ALSO ON SLAM!
Friday, September 10, 1999
All's peachy in Lotusland
They have signed two of the finest prospects in Swedish hockey -- the Sedin brothers, at the very least the most explosive -- and expensive -- set of twins since Bert and Nan Bobbsey.
Okay, they're not coming till next season, but just you wait, boy. Besides, so many other really great things are happening that the Flighty Nucks might not even need them this year.
Alexander Mogilny has announced that he wants to score more goals this season.
Given that he managed but 14 in 59 games last season, this is indeed gratifying news.
Markus Naslund is fairly brimming with excitement at the prospect of starting a season without Mike Keenan there to lease him a spot in the Chateau Bow-Wow.
The kids look great. The vets look great. Mark Messier is only a year older. Brian Burke, it's said, is a kinder, gentler version of the guy who always looked like he was reading for the two-fisted, tough-talking Irishman barkeep role in a Maureen O'Hara movie.
In other words, they are in training camp looking good against each other in scrimmages for which no discernible NHL points will be awarded.
And, like every other team, they are exuding optimism because they've found a team they can beat, even if it's their own.
Curious things, training camps.
Teams trek to out-of-town sites (in this case, Kamloops) so they can have the players under controlled conditions and force the media to follow them and thus be gulled into filing at least one story a day if only to justify their bar tab.
Because players arrive full of determination, vigor and starry-eyed optimism -- all traits that wane noticeably as the season drags on -- it is an easy fall into the trap of believing that this is, indeed, a team on the rise.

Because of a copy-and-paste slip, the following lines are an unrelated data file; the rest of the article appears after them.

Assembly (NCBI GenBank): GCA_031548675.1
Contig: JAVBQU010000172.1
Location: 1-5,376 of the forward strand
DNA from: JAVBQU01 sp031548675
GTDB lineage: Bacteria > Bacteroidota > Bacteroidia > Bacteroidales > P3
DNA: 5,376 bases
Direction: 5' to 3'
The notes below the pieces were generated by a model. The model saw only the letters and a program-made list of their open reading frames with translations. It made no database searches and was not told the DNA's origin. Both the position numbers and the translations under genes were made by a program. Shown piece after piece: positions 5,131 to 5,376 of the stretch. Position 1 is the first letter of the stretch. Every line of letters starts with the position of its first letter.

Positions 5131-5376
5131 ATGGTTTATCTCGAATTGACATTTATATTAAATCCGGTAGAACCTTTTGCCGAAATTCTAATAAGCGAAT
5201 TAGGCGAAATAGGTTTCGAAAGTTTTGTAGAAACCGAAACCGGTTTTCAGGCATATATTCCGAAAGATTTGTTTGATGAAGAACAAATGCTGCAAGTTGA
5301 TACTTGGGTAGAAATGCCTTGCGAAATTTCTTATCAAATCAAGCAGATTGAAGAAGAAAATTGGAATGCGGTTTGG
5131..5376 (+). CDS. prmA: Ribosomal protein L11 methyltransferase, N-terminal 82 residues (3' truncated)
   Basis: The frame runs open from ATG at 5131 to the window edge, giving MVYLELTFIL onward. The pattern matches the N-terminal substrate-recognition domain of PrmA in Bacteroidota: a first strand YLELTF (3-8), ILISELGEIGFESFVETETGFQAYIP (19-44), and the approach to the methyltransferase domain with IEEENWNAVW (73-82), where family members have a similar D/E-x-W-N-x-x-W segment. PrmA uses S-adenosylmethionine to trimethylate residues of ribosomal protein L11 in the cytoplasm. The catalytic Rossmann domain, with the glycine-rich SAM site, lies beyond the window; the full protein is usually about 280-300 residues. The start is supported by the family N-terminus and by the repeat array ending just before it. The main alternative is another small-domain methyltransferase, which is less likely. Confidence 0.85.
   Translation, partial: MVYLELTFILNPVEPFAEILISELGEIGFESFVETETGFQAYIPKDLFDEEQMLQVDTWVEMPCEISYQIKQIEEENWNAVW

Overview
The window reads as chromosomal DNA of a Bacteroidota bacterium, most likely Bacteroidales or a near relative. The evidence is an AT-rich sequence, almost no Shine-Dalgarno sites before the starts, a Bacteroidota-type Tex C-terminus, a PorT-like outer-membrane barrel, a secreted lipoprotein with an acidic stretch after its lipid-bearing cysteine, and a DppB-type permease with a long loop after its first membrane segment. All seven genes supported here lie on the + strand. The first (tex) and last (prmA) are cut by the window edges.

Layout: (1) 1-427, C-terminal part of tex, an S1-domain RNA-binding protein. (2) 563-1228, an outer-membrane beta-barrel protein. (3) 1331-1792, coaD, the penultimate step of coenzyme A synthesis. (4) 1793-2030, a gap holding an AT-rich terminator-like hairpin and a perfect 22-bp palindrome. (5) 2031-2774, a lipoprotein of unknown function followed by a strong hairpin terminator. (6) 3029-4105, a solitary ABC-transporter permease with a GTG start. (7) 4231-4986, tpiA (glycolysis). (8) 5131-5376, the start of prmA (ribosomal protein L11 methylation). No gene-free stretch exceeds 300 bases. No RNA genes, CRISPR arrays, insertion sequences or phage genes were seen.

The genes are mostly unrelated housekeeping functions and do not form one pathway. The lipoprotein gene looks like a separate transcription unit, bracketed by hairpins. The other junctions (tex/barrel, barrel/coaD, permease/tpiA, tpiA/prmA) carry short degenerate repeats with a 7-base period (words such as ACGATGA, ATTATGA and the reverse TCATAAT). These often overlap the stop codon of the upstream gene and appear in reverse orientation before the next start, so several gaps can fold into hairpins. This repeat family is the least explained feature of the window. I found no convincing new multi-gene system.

And it may be. When you've missed the playoffs for three straight seasons, any jump that shows daylight between the ice and your skate blades falls under the heading of quantum leap.
So the stories roll out of camp about this vet looking good and that kid showing a lot of spunk. Fans at home read page after page of good news, climb onto a kitchen chair and reach for the sugar bowl to retrieve that ticket money they were going to let the wife blow on food or a second dress.
If they're lucky, the chair collapses, they strike their heads on the counter and wake up with a bad case of selective amnesia.
Without the balm of blessed forgetfulness, Canuck fans might suffer flashback to days like the one when Pavel Bure was traded and Burke said the key from the Canucks' standpoint would be the veteran Dave Gagner.
If Gagner could be the second-line centre they so desperately needed, said Burke, this would be a good trade. If he couldn't, then perhaps it wouldn't.
Gagner is now being paid a reported $1.8 million for not playing this year, and the hunt for that second-line centre now focuses on ex-Calgary Flame Andrew Cassels.
But this is not a time for pessimism.
Pavel Bure isn't here whining to be traded. Mike Keenan isn't here to feud with Burke. There is at least an outside chance that this hockey season could be about hockey.
It's September, and everyone's tied for first. In Vancouver, the customers are advised to treasure the moment. October will be here before they know it.